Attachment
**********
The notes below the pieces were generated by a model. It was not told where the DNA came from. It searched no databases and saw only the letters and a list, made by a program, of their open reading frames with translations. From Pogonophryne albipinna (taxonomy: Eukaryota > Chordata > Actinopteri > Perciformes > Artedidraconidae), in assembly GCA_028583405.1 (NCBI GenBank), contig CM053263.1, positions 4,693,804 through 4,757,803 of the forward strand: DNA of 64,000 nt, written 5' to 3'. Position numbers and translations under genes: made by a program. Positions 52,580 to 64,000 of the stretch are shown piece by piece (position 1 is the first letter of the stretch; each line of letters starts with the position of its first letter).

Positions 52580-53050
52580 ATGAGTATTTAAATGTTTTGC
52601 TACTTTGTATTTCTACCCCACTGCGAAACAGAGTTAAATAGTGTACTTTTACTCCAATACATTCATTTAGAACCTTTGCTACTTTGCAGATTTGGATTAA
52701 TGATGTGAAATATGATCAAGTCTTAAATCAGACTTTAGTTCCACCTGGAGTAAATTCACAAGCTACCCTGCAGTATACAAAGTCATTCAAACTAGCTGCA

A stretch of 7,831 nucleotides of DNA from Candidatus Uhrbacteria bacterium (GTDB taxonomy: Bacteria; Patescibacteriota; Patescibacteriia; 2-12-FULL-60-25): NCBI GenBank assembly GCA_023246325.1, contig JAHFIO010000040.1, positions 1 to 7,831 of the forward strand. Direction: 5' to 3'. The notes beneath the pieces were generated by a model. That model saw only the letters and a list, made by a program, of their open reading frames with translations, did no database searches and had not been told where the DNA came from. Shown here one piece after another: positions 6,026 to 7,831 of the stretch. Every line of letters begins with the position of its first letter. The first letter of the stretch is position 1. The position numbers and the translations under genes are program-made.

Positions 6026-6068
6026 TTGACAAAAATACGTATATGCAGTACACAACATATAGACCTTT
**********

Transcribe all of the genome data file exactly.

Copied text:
The notes below the pieces were generated by a model. It was not told where the DNA came from. It searched no databases and saw only the letters and a list, made by a program, of their open reading frames with translations. From Pogonophryne albipinna (taxonomy: Eukaryota > Chordata > Actinopteri > Perciformes > Artedidraconidae), in assembly GCA_028583405.1 (NCBI GenBank), contig CM053263.1, positions 4,693,804 through 4,757,803 of the forward strand: DNA of 64,000 nt, written 5' to 3'. Position numbers and translations under genes: made by a program. Positions 52,580 to 64,000 of the stretch are shown piece by piece (position 1 is the first letter of the stretch; each line of letters starts with the position of its first letter).

Positions 52580-53050
52580 ATGAGTATTTAAATGTTTTGC
52601 TACTTTGTATTTCTACCCCACTGCGAAACAGAGTTAAATAGTGTACTTTTACTCCAATACATTCATTTAGAACCTTTGCTACTTTGCAGATTTGGATTAA
52701 TGATGTGAAATATGATCAAGTCTTAAATCAGACTTTAGTTCCACCTGGAGTAAATTCACAAGCTACCCTGCAGTATACAAAGTCATTCAAACTAGCTGCA

A stretch of 7,831 nucleotides of DNA from Candidatus Uhrbacteria bacterium (GTDB taxonomy: Bacteria; Patescibacteriota; Patescibacteriia; 2-12-FULL-60-25): NCBI GenBank assembly GCA_023246325.1, contig JAHFIO010000040.1, positions 1 to 7,831 of the forward strand. Direction: 5' to 3'. The notes beneath the pieces were generated by a model. That model saw only the letters and a list, made by a program, of their open reading frames with translations, did no database searches and had not been told where the DNA came from. Shown here one piece after another: positions 6,026 to 7,831 of the stretch. Every line of letters begins with the position of its first letter. The first letter of the stretch is position 1. The position numbers and the translations under genes are program-made.

Positions 6026-6068
6026 TTGACAAAAATACGTATATGCAGTACACAACATATAGACCTTT